Carling Black Label

During the national lockdown and the banning of alcohol sales, LifeLine received as many as 12,000 calls in March 2020 reporting instances of gender-based violence. A month later, the surge of calls increased by 500% to 80,000. Carling Black Label, hot on the heels of its highly successful #NoExcuse campaign, realised that many may not be able to call for help, initiated The Bravest Thing campaign, where users WhatsApped the word ‘Brave’ to 0800 150 150 and could start chatting to a bot. The bot would divert them based on their needs, which included dispatching emergency services or chatting to a counsellor. 

PepsiCo

Addressing the United Nations’ Sustainable Development Goal 6 on the access to clean water and sanitation for all, PepsiCo Foundation pledged R6 million towards the provision of affordable washing units in homes, handwashing stations and water-saving flush toilets to South African communities in need. With an initial goal of reaching 25 million people across the African continent by 2025, the Foundation has set a new target of reaching 100 million people by 2030 and remains focused on near-term efforts on water distribution, sanitation and hygiene.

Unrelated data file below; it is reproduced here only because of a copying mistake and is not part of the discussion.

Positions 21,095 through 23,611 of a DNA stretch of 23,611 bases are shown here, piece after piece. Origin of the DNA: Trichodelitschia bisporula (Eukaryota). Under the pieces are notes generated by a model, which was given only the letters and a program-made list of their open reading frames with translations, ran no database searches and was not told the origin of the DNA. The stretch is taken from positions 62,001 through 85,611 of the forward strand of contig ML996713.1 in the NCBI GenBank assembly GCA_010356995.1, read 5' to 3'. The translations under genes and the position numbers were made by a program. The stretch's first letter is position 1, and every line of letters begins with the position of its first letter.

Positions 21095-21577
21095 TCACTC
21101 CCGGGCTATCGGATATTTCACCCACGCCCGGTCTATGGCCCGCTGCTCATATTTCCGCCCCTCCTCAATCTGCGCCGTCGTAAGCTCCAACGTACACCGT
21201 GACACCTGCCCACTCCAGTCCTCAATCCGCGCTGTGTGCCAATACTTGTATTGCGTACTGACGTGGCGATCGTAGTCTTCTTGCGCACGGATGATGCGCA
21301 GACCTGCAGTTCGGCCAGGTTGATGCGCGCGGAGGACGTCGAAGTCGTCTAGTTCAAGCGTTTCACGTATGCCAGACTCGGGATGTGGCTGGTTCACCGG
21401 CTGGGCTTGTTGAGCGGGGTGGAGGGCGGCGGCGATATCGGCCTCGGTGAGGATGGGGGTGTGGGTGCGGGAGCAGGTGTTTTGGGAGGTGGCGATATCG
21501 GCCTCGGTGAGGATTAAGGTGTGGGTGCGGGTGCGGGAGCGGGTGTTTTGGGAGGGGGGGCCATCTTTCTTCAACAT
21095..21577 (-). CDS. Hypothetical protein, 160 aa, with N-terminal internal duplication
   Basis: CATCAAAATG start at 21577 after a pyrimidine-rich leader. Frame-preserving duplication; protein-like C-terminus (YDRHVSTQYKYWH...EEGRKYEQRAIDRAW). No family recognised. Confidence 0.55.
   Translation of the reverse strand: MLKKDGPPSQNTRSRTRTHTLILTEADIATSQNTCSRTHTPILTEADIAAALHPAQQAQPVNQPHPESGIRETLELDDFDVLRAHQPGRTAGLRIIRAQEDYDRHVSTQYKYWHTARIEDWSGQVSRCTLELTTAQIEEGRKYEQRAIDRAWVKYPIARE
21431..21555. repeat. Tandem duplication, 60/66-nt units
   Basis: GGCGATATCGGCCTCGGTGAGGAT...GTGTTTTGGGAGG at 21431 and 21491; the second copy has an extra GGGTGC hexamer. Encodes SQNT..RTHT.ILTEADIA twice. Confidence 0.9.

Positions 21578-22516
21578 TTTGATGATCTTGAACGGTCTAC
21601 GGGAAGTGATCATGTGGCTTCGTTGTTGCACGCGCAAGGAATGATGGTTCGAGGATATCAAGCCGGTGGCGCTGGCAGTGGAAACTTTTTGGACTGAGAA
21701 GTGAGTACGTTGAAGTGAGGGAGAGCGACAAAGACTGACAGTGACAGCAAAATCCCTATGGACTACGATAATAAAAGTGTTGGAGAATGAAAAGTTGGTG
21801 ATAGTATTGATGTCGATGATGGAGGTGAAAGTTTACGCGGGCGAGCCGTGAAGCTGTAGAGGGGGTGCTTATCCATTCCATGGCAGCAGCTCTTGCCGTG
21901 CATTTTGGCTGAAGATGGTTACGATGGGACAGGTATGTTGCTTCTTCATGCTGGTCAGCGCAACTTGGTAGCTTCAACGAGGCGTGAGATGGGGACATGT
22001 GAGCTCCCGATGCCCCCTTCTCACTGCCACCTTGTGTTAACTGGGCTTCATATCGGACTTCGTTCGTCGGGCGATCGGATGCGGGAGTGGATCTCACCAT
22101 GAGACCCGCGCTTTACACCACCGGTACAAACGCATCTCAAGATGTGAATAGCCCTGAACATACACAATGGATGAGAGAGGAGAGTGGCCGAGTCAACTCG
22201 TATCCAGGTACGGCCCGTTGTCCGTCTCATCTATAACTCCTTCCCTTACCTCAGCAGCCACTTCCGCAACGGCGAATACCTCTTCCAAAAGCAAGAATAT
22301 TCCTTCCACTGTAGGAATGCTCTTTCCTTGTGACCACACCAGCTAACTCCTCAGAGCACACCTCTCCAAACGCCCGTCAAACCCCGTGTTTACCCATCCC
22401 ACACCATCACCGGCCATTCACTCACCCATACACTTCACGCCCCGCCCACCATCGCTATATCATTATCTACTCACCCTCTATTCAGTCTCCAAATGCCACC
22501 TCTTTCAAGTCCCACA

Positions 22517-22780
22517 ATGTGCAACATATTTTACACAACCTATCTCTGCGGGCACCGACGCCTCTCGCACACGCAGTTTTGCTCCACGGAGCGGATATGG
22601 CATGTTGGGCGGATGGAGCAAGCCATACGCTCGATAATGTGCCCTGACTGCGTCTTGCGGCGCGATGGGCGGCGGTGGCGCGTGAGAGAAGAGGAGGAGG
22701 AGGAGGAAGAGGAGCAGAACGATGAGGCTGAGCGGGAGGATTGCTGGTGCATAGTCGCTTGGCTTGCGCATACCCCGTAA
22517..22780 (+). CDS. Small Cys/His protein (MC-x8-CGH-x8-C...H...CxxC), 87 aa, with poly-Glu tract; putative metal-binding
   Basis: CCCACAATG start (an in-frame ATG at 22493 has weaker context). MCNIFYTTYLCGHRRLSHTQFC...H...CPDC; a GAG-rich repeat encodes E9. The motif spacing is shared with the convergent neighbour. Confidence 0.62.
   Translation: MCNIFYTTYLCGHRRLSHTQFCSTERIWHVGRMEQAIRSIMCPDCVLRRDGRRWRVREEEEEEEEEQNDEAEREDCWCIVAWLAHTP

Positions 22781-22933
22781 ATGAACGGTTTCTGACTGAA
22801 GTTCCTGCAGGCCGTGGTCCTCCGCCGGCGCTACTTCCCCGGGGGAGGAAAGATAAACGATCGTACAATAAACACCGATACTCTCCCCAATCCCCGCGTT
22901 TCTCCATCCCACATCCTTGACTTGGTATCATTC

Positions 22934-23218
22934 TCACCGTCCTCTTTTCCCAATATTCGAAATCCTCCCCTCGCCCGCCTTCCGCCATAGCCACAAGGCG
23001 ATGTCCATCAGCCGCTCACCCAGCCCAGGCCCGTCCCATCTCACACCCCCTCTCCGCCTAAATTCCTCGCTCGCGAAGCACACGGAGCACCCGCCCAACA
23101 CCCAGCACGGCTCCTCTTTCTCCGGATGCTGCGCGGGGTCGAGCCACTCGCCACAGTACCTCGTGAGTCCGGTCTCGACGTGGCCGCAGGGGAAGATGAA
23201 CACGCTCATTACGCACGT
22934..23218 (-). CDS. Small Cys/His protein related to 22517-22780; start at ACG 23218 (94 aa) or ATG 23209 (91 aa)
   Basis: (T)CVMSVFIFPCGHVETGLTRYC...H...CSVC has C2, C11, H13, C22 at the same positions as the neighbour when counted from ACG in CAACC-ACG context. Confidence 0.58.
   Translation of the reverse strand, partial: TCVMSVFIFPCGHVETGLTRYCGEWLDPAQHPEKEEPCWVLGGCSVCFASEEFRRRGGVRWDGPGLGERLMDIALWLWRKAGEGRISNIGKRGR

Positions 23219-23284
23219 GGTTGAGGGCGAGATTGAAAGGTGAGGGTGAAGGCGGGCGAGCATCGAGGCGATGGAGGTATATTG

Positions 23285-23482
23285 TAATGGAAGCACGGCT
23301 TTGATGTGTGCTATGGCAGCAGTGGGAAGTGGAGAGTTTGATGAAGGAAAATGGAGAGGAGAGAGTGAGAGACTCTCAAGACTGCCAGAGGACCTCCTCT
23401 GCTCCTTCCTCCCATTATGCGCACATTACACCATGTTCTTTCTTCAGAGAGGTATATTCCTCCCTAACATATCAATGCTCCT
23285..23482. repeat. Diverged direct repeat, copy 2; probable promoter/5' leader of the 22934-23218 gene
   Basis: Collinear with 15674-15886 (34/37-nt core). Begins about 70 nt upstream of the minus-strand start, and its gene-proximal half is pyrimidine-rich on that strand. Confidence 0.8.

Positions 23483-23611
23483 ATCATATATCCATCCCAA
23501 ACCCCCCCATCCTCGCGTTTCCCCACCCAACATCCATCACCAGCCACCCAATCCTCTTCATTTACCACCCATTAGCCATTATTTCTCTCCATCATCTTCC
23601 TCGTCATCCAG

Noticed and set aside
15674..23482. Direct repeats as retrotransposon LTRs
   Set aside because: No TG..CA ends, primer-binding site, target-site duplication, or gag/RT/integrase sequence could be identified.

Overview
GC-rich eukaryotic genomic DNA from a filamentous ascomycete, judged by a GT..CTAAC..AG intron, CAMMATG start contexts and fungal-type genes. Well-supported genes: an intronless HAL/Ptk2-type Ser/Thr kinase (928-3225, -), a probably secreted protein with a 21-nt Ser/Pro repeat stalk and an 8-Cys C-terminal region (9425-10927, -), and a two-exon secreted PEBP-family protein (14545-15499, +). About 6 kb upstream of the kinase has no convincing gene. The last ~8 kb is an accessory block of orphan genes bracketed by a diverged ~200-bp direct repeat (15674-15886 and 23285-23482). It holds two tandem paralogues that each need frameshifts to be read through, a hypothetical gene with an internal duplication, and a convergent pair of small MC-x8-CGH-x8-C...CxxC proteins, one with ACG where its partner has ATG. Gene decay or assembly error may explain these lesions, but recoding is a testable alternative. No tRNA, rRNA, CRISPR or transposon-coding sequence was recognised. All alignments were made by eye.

Isuzu Motors South Africa

Responding to farmers in need, the company, together with Farmers Assist South Africa, provided aid to farmers and farming communities in areas adversely affected by drought – transporting critical fodder, farming essentials and food – and thus ensuring ongoing food security for South Africa. 

Discovery Health and Vodacom

During the height of the Covid-19 pandemic in South Africa, these two companies implemented a virtual healthcare platform, which offered South Africans free access to reliable Covid-19-related information, risk screening and, when necessary, free online medical consultations. 

Burger King

Understanding the plight of the dwindling restaurant industry during the lockdown, Burger King UK unexpectedly urged customers to ‘Order from McDonalds’ on its social media platforms. Further, the post encouraged fans to order from other chains such as KFC, Subway and others – signalling that purchasing meals from these franchises would help them retain business during these trying times. To date, the single post garnered around 172,000 likes on Twitter. 

Airbnb and Telstra

Following the devastating Australian bushfires that tapered off in early 2020, Airbnb heeded the call of those displaced, activating its Open Homes Programme in New South Wales and Victoria. The initiative allowed hosts to offer accommodation to displaced residents and emergency services personnel deployed to assist with the fires. 

Further, the telecommunications company, Telstra, wrote off volunteer firefighters’ mobile phone bills for December 2019 and January 2020 to provide free services and ease the burden on those battling the fires. It provided relief packages to those in need, free payphones in affected areas, pre-paid handsets and implemented its Satellite Cells on Wheels innovation to boost coverage where needed.